My good friend got into a huge fight with her girlfriend the other day, and I saw the girlfriend slap her in the middle of the hallway. Everyone else (including my friend) laughed it off and called it “drama,” but I feel really uncomfortable. Isn’t that abuse? What should I do?

You’re right—any kind of physical violence or aggression is definitely abusive. It’s great that you recognize this. Too many people (including many people at your school, and maybe even your friend), don’t realize that abuse is just as common in LGBTQ+ relationships as other relationships. Because of this, unhealthy and abusive behavior often gets dismissed as “drama.”

Keep in mind that physical abuse isn’t the only kind of abuse, though. Emotional and verbal abuse (which includes behaviors like calling someone names, threatening them, or discouraging and criticizing them) is real abuse, and creates very real pain for the people who experience it.

The biggest thing you can do is to be there for your friend.

Abusive relationships can be incredibly damaging to young people’s emotional health and sense of self-worth. It may seem confusing that your friend is dismissing what happened, but that’s actually very common in abusive relationships. Your friend may feel that the abuse is her fault, or that she did something to deserve it. She may not see what’s going on as abuse.

Have a conversation with your friend about what happened. It’s not a good idea to immediately accuse someone’s partner of being abusive—often, that will make them feel defensive. Try to keep the conversation focused on your friend and how she feels—not on her girlfriend. This way, your friend may be more likely to trust you in the future. Don’t be judgmental or accusatory. Instead, ask her about what happened, and listen. How did what happened make her feel? Has her girlfriend ever been violent, aggressive or threatening before? Do they fight a lot? How does she feel about the relationship?

Don’t tell your friend what to do.

Only she can make decisions about her own life. Try to avoid being judgmental. Instead, be respectful and affirming. (“It sounds like you really like her, but you end up fighting a lot.” / “I understand this is really hard for you to talk about.”) Help your friend see that she deserves respect, support and safety. Violence is not a normal part of relationships. Reassure her that she can always talk to you.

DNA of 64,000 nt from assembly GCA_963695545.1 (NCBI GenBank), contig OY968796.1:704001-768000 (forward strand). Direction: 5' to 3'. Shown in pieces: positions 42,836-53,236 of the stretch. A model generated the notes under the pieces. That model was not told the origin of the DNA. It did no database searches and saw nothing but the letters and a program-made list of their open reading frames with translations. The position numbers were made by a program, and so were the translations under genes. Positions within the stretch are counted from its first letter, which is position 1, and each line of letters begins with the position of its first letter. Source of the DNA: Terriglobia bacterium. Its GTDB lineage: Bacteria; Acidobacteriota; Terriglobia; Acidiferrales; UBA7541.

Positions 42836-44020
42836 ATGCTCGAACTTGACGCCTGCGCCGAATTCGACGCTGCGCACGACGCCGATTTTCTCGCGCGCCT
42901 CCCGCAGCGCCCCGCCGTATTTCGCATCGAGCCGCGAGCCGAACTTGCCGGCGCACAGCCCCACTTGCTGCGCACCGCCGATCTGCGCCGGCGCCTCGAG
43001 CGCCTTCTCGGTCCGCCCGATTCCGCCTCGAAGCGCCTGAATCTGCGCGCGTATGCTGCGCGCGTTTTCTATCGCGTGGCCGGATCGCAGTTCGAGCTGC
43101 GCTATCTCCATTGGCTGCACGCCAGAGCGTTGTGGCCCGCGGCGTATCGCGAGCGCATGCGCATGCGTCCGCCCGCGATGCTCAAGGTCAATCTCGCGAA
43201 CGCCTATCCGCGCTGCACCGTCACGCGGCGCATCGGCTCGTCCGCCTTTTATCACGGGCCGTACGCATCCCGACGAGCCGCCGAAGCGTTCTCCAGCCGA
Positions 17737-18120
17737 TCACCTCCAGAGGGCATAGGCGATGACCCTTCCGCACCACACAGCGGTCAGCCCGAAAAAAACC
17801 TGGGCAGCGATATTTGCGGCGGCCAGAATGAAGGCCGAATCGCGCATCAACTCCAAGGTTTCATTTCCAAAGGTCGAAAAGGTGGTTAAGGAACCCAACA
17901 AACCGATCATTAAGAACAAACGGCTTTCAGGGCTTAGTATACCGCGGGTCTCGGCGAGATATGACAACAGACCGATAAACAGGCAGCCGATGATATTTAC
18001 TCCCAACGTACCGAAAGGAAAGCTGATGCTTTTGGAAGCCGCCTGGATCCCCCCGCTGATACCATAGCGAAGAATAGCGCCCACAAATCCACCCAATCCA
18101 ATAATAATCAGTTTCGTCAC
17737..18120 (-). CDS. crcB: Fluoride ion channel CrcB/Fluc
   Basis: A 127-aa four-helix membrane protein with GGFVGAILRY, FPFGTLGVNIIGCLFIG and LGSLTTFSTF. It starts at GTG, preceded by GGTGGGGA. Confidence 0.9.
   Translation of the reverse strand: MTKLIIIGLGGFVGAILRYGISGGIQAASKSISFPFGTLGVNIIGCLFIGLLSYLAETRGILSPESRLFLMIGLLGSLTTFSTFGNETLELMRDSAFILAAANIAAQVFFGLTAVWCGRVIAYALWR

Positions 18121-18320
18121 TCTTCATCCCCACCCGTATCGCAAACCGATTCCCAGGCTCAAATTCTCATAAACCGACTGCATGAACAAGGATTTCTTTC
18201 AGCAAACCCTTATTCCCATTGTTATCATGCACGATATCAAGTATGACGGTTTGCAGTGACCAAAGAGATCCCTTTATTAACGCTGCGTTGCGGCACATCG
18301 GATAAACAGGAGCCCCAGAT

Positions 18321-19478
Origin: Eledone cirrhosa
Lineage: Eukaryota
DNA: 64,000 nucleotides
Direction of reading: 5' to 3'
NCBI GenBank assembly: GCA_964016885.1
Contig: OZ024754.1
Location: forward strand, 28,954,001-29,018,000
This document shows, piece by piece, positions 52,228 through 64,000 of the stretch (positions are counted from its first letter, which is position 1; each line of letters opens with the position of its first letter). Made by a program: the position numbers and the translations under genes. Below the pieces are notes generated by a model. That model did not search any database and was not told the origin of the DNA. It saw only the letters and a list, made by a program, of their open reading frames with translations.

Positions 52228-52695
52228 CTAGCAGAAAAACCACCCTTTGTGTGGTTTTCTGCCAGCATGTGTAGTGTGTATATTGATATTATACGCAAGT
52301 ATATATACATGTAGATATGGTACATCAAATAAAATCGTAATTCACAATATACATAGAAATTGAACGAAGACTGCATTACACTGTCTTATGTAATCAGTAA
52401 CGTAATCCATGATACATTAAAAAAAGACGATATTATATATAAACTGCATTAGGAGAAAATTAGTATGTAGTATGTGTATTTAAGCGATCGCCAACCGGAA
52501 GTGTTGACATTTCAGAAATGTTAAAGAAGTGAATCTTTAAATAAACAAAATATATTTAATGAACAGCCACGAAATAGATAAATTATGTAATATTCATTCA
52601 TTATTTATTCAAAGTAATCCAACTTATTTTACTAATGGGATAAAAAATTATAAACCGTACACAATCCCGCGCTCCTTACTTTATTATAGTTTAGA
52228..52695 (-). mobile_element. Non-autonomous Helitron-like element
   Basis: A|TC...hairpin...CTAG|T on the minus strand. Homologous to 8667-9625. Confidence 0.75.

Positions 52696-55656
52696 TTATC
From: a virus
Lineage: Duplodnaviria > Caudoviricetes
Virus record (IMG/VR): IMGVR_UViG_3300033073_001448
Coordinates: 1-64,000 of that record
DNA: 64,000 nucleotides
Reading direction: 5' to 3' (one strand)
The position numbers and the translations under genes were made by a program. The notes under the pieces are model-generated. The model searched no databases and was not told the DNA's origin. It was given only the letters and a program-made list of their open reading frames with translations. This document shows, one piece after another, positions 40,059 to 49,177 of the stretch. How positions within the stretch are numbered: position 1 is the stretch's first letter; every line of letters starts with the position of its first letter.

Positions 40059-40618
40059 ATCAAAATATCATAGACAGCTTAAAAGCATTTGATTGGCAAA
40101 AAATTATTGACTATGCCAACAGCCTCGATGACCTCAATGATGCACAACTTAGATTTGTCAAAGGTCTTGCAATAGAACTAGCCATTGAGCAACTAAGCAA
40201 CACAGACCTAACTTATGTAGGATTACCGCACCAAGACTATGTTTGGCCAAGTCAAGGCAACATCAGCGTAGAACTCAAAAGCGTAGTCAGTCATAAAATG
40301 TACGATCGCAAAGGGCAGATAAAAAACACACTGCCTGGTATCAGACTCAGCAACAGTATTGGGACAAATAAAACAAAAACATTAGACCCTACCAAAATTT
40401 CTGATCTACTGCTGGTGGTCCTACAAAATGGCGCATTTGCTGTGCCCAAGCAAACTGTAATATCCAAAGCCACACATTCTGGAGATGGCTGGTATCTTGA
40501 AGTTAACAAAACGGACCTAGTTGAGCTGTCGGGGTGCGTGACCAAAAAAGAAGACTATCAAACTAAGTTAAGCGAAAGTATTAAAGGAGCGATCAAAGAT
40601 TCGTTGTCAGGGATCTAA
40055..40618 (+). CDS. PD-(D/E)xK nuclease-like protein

Make sure your friend has resources and people she can go to for help and advice. This is especially important if your friend’s parents don’t know about her LGBTQ+ identity or aren’t supportive of it. You can:

  • Offer to go to the school counselor with her.
  • Let her know about Love is Respect. She can call 1-866-331-9474 or text “loveis” to 22522 to begin a text conversation.
  • Suggest making a safety plan.
  • Look up resources in your community that she can use, like support groups or advocates.
  • Check out the power and control wheel with her, so you can both learn more about what abuse is.

Your friend may choose to continue her relationship with her girlfriend. This may feel confusing, but remember that there are lots of reasons that people choose to stay in abusive relationships. Keep checking in with her, and let her know that you’re there for her no matter what (and will continue to be if she ever ends her relationship).

Remember that just by being there for your friend, you are doing so much for her.

If you’re 10-22 years old and live in NYC, your friend can also make a free, confidential appointment at the Mount Sinai Adolescent Health Center. Our mental health providers can help her figure out how to stay safe, process what she’s going through, and build healthy relationships in the future.